Hanging chads in Alaska primary? Don Young waits...
It really is that close. With 437 out of 438 precincts in, the count shows Young leading by 152 votes - 42,539 to 42,387.
This raises the question - what about that other precinct?
Well, that precinct is in the town of Hughes which appears to be just northwest of smack-dab-in-the-middle in the nation's largest state. And according to the Anchorage Daily News, the phones are out, and election officials haven't been able to phone-in the results.
Hughes, according to Wikipedia, appears to be a good place to earn a living if you're a guy. Not so much, if you're female:
Males had a median income of $90,957 versus $0 for females.
So even if Parnell were to get all 63 of those votes, it would be over, right? Nope. And this is where the flashback to Florida begins.
There's still the issue of absentee ballots. The state sent out some 16,000 and has received about 7,600 of them back. If they are postmarked by election day, they can be received 10 days after being mailed in (15 days for overseas ballots). That puts us in the second week of September.
Then there's the issue of hanging chads. Yep. The Anchorage Daily News says there could be "between 5,000 and 10,000 questioned ballots that could be counted or disqualified due to people who voted in the wrong polling place, who didn't have ID, or whose ballot had some other kind of irregularity."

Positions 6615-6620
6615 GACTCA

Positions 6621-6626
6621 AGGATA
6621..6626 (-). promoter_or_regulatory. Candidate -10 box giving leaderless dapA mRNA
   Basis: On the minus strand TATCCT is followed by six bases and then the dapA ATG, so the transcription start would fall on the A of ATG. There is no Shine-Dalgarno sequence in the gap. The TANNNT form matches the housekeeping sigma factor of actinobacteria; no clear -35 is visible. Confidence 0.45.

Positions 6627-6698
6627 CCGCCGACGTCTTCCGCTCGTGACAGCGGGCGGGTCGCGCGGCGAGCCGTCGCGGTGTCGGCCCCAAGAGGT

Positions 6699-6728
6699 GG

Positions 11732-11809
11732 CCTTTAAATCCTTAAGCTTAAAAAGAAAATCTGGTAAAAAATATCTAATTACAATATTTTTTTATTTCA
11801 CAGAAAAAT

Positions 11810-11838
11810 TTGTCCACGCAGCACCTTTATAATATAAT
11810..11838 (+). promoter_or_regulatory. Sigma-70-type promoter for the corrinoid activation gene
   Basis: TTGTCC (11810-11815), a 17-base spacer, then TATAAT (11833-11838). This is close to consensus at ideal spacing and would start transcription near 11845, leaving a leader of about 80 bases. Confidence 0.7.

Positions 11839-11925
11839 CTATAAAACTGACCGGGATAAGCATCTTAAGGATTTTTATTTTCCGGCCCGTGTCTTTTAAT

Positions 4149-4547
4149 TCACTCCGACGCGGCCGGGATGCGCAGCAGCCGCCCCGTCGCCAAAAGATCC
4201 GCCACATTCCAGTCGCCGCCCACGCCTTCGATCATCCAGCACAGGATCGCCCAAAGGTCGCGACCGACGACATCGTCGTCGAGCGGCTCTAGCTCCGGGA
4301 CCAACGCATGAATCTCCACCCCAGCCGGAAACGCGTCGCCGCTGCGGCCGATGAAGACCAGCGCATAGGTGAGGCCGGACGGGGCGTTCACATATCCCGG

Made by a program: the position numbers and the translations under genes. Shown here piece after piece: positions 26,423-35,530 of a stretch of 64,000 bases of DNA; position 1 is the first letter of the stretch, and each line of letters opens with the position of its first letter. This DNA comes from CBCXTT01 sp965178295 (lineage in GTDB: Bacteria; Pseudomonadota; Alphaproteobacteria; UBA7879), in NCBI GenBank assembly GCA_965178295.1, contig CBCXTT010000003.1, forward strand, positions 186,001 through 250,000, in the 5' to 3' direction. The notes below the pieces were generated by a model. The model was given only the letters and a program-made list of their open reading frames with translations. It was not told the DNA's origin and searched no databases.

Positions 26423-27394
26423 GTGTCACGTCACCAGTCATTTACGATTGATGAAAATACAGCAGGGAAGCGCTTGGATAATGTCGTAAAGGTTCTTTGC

The guys over at SwingStateProject have dug deep into this race and determined that Young has the edge with those outstanding absentee ballots. It appears that of the collected absentee ballots so far, Young is outpolling Parnell by one percent.
One percent is a lot when you consider Young has a .16 percent lead in the regular vote count.
Right now, both Young and Parnell's campaign have estimated there are around 4,000 absentee ballots left. Assuming the breakdown we saw with the nearly 5,000 counted absentee votes carries over, Young should exceed Parnell by approximately 40 votes among the remaining 4,000 absentee votes, and his lead should thus hold.
If Young clears this hurdle, then he's not out of them Alaska woods. He's got a formidable challenge in front of him. Former state senator Ethan Berkowitz is popular and sounding like a prize-fighter. "I'll take either one of them," he said. "I could beat either one of them."
Then there's that legal thing.
Young is under federal investigation for his ties to an oil company. This is the same investigation that resulted in the recent indictments of Ted Stevens. He, thus far, has reportedly spent more than $1 million in legal fees.
Barring a primary loss, general election loss, or indictment/conviction/prison, Young will breeze to a 19th term in the US House.